Ireland bailout nearly a done deal; protesters decry painful cuts

Ireland is on the verge of reaching a preliminary agreement with international finance officials on a massive bailout package, a government minister said Saturday, even as thousands of angry demonstrators marched through Dublin to protest the country's latest round of painful public-spending cutbacks.

Irish Communications Minister Eamon Ryan told broadcaster RTE that his colleagues and their counterparts from the International Monetary Fund and the European Union were working hard to produce an "outline agreement" in time for the opening of financial markets Monday.

Dublin is deep in the hole because of its devastated banking sector, whose losses have pushed the government's budget deficit to a staggering 32% of gross domestic product. Nervous investors have been dumping Irish bonds for days, making it prohibitively expensive for Ireland to borrow money on the open market.

In addition to jittery international markets, Dublin also must contend with an increasingly angry populace, including many who blame the government's coziness with the banks for bringing Ireland to its knees and who reject the tough austerity measures it has introduced to rein in the deficit.

Under the latest austerity plan, unveiled last week by Prime Minister Brian Cowen's government, thousands of public-sector jobs will be eliminated, property and sales taxes will rise, welfare benefits and pensions will be cut, and the minimum wage will decrease.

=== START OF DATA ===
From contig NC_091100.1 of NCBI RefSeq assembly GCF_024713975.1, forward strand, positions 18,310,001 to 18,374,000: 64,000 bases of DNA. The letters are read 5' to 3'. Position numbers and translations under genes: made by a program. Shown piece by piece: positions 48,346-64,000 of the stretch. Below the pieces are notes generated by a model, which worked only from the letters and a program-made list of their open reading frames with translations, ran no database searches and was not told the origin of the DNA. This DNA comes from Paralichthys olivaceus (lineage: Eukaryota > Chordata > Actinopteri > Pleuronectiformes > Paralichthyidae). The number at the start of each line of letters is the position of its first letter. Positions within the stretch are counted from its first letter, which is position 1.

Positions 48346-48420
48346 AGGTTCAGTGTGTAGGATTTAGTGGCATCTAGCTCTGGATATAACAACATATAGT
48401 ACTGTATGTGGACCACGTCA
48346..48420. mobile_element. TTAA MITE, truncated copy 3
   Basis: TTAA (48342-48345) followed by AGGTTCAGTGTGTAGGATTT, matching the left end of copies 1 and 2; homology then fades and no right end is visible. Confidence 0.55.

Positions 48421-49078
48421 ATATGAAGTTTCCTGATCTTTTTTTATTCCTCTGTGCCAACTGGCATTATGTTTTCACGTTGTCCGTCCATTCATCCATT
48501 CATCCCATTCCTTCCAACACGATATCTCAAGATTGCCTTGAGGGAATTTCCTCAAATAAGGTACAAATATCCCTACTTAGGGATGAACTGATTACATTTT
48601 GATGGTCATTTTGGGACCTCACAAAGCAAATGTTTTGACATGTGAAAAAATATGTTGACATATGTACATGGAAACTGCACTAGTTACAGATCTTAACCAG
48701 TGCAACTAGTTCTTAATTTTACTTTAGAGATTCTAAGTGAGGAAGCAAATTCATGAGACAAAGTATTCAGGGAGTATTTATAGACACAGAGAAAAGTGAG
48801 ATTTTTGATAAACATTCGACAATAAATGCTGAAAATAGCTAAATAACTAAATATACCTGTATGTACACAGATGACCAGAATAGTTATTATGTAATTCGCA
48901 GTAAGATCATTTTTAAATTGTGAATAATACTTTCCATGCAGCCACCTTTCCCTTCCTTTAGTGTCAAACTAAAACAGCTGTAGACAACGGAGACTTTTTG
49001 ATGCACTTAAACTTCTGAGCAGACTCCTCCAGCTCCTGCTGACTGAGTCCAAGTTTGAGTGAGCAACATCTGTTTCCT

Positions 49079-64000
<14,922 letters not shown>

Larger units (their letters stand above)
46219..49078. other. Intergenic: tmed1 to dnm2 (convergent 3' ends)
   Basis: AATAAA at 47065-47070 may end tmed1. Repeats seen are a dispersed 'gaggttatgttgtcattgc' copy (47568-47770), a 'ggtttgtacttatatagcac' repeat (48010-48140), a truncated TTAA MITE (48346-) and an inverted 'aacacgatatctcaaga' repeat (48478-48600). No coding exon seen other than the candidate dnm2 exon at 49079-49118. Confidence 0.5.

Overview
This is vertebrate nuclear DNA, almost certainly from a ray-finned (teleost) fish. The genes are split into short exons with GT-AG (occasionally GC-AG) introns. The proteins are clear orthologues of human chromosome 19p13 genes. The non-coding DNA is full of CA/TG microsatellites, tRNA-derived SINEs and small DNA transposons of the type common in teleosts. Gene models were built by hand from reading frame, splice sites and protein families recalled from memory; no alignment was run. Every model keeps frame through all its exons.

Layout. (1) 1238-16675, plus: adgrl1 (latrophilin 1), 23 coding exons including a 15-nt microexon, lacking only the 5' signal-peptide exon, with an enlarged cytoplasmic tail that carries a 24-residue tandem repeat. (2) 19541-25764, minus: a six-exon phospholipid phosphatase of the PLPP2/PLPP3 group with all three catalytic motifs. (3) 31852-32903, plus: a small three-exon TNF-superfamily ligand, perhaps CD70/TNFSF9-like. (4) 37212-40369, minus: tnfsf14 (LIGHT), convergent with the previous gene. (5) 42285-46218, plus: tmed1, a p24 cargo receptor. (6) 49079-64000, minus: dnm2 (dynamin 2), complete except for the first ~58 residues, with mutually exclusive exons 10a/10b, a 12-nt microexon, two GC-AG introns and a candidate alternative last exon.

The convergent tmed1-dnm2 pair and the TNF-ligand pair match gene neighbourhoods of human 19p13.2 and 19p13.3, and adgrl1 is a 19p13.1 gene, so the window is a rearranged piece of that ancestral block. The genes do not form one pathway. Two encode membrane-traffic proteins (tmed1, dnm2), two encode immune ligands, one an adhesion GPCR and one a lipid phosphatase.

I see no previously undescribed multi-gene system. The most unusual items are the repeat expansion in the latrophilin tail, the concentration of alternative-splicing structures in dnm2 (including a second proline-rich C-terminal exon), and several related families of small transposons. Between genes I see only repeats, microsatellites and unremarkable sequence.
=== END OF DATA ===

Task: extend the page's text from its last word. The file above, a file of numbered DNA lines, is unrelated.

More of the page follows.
"If Brian Cowen was a true leader, instead of cutting the minimum wage, he would have said, 'I'm cutting my salary and all my ministers' salaries in half,' " said Sandra McLellan, 49, who braved heavy snow to travel to Saturday's protest from her home in County Cork. "Cutting the minimum wage by a euro per hour will affect those at the bottom."

Protest organizers chose a symbolic destination for their 15,000-strong march through Dublin: the city's General Post Office, an icon of Ireland's long struggle for independence from Britain. Critics lambaste the IMF and EU bailout as a shameful loss of sovereignty.

In fact, Fianna Fail, the party that has governed Ireland for nearly its entire history as a modern independent nation, is now on the rocks.

Communications Minister Ryan declined to give precise details Saturday of the expected bailout, beyond its projected price tag of about $115 billion. That amount is likely to shield Dublin from having to raise cash in the bond market for up to three years. But observers are eagerly waiting to hear what conditions will be imposed on the government in return.

The announcement of even a draft agreement Sunday would represent a speedy outcome to negotiations originally expected to take weeks.

In the last few days, however, fears over Ireland's precarious finances began spreading to other troubled nations that use the euro, particularly Spain and Portugal, whose borrowing costs also have hit almost unsustainable highs. Officials hope that a quick resolution to Ireland's plight will soothe investor anxiety and stabilize the euro, which has dropped to its lowest level against the dollar in two months.

Special correspondent Genevieve Carbery in Dublin contributed to this report.

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